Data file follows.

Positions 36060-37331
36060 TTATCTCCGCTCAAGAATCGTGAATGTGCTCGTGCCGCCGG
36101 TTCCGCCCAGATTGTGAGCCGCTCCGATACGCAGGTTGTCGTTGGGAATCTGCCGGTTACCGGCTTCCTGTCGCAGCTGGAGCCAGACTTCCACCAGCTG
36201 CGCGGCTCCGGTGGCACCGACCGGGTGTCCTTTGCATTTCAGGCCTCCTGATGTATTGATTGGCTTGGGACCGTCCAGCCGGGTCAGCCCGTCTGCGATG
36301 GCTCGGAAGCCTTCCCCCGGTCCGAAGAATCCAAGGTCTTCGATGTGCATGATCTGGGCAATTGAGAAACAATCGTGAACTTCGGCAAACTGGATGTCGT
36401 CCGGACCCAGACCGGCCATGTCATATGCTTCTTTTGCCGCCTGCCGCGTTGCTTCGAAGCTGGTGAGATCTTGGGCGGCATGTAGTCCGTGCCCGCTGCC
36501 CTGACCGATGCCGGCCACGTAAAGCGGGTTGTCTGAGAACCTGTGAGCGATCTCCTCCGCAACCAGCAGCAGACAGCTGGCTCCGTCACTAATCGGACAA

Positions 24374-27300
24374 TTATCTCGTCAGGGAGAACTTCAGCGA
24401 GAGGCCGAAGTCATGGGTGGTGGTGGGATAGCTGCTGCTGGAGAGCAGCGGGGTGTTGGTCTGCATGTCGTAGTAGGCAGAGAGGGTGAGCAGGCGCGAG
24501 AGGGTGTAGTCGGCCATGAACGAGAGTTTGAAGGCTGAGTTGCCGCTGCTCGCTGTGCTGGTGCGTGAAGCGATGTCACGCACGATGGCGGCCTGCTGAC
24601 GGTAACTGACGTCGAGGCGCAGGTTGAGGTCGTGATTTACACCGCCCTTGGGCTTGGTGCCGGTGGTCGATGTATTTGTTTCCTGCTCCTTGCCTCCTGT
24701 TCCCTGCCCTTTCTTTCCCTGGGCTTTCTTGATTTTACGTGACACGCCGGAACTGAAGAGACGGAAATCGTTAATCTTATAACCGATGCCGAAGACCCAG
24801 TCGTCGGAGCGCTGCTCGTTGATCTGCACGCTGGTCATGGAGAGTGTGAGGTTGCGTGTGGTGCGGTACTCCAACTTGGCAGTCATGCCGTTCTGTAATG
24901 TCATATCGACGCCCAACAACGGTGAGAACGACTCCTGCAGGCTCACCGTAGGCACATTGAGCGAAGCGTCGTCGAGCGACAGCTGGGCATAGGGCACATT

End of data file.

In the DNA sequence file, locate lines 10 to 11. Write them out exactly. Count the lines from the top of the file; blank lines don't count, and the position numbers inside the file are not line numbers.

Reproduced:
24401 GAGGCCGAAGTCATGGGTGGTGGTGGGATAGCTGCTGCTGGAGAGCAGCGGGGTGTTGGTCTGCATGTCGTAGTAGGCAGAGAGGGTGAGCAGGCGCGAG
24501 AGGGTGTAGTCGGCCATGAACGAGAGTTTGAAGGCTGAGTTGCCGCTGCTCGCTGTGCTGGTGCGTGAAGCGATGTCACGCACGATGGCGGCCTGCTGAC